Research areas: Motor control, neuronal networks, hindbrain, spinal cord, sleep, spinal injury and regeneration. Techniques used:Behavioral studies, studies of fluorescently labeled neurons and proteins in living fish, imaging of neuronal activity in live animals, and electrophysiological studies. Organisms used: Zebrafish Research interests: Our lab: 1) studies how movements are produced by the brain and spinal cord of vertebrates; 2) explores strategies to restore function after spinal injury; and 3) studies the events that occur in the nervous system during sleep. We mostly use zebrafish as a model system because they allow us to combine genetic and optical methods with more conventional physiological approaches to attack the problems of interest to us.
Research areas: Cellular and Molecular Neuroscience, neural networks, central pattern generators, computational, motor networks, spinal cord Techniques: Electrophysiology, in vitro, imaging, immunocytochemistry, molecular biology, modeling. Organisms used: Rodents Research interests: We study the cellular and synaptic interactions of neural networks for simple behaviors. We focus on Central Pattern Generators, which organize rhythmic movements such as locomotion and respiration. Our current focus is on the mouse spinal locomotor CPG. We have three major projects: 1) Identify the interneurons that are components of the locomotor CPG, and their synaptic interconnections, using transgenic mice expressing fluorescent and other markers; 2) Study how neuromodulators such as serotonin modify the properties of the CPG neurons and connections, to allow flexibility in the motor pattern the network generates; 3) Study the consequences of spinal cord injury on network interneurons and their synapses, which undergo homeostatic changes following the loss of descending synaptic inputs from the brain. Our work is primarily electrophysiological and immunocytochemical; we collaborate with mathematicians to generate and study models of network function.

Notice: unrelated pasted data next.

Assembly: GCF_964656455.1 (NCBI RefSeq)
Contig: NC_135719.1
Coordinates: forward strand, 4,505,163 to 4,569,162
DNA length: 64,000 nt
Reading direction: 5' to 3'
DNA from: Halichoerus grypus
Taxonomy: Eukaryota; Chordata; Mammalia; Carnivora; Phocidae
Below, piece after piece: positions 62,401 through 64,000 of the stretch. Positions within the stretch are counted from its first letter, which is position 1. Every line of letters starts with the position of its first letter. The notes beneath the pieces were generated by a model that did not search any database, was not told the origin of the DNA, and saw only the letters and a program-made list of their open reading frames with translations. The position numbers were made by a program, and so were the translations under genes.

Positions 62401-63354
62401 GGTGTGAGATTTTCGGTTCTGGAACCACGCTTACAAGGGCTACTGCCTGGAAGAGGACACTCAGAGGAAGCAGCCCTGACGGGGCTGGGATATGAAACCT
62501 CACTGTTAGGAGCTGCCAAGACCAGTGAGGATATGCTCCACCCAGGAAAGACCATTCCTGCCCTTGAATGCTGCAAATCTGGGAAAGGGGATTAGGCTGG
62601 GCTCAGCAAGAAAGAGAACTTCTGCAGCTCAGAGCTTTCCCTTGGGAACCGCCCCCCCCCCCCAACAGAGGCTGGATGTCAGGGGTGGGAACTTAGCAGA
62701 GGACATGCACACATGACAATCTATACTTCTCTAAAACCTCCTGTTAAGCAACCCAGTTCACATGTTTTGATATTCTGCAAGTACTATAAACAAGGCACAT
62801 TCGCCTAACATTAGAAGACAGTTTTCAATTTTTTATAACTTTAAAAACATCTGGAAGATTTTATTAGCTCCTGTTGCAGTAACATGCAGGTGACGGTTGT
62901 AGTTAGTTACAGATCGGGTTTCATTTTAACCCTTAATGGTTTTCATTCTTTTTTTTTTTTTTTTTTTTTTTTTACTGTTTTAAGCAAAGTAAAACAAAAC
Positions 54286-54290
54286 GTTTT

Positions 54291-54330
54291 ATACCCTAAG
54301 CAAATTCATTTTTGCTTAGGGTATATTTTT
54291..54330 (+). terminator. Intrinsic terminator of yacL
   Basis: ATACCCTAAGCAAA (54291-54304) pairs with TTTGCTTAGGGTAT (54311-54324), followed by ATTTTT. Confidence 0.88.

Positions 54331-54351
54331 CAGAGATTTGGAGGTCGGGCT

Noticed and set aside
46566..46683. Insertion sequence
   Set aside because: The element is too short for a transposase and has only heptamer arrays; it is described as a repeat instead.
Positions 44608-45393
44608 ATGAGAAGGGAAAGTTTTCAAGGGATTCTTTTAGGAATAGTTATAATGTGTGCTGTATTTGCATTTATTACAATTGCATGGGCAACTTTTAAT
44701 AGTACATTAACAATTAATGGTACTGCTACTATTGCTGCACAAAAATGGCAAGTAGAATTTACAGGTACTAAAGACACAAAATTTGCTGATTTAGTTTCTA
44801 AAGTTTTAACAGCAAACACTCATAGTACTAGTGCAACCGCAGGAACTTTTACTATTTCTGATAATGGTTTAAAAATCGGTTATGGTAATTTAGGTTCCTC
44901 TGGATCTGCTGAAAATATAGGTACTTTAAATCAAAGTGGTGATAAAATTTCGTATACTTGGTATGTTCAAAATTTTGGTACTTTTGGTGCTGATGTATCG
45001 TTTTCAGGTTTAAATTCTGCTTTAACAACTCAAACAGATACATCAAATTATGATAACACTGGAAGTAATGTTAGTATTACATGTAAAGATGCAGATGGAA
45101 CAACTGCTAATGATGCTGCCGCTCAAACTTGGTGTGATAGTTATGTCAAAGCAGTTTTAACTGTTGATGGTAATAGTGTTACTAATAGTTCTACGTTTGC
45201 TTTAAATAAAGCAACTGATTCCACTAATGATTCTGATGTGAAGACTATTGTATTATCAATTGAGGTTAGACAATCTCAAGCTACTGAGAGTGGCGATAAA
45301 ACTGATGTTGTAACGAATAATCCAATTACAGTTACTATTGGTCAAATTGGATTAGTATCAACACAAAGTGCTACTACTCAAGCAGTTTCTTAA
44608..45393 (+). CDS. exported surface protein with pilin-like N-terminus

Research areas: Cell and molecular, physiology. Techniques used: Patch clamp, imaging, stem cells Research interests:The Kotlikoff laboratory focuses on the molecular processes underlying excitation-contraction coupling and rhythmicity in cardiac and smooth muscle cells and the processes underlying muscle development. A major goal of the laboratory is to understand processes of intercellular communication and the generation of spontaneous electrical activity. Techniques used to study these processes include gene targeting, development of in vivo imaging methods using genetically targeted cell sensors, embryonic stem cell engraftment, patch clamp measurements of ion channel function, and in vivo imaging. Current projects in the laboratory include the study of the development of electrical activity in the embryonic heart, the use of embryonic cardiomyocytes and embryonic stem cells to alter electrical rhythm disturbances that occur after cardiac injury, the basis of spontaneous rhythm in smooth muscle tissues, and the development of genetically encoded sensors of cell signaling.